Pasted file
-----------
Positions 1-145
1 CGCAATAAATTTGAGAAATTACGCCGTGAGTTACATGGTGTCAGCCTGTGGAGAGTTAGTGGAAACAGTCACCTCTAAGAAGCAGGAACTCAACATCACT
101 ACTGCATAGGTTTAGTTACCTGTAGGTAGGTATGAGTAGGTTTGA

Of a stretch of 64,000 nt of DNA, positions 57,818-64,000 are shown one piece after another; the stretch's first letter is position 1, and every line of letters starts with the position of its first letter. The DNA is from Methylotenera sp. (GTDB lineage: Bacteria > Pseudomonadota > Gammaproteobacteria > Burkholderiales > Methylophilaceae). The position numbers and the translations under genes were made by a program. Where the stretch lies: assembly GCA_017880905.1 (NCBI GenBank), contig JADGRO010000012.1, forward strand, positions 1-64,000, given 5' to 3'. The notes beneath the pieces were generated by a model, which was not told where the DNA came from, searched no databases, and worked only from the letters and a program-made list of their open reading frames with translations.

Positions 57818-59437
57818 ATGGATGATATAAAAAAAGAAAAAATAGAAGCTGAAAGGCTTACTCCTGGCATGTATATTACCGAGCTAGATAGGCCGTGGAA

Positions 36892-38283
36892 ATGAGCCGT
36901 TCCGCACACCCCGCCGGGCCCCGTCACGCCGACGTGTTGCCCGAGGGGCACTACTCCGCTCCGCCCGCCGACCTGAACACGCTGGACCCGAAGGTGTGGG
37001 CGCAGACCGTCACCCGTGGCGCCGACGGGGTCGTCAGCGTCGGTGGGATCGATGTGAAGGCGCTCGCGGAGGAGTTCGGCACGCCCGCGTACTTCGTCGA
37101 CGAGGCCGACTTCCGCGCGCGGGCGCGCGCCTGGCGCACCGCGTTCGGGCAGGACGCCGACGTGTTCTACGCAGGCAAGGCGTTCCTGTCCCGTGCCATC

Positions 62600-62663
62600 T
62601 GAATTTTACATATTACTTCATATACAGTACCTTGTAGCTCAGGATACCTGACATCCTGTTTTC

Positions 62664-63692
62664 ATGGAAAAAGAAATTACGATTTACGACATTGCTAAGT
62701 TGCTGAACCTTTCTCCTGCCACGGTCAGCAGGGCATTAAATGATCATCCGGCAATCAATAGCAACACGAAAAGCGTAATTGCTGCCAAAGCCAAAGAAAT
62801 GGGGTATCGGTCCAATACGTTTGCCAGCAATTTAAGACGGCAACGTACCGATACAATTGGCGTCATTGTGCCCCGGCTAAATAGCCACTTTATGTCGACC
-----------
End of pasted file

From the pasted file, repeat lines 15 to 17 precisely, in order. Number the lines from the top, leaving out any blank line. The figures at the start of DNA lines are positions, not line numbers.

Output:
Positions 62664-63692
62664 ATGGAAAAAGAAATTACGATTTACGACATTGCTAAGT
62701 TGCTGAACCTTTCTCCTGCCACGGTCAGCAGGGCATTAAATGATCATCCGGCAATCAATAGCAACACGAAAAGCGTAATTGCTGCCAAAGCCAAAGAAAT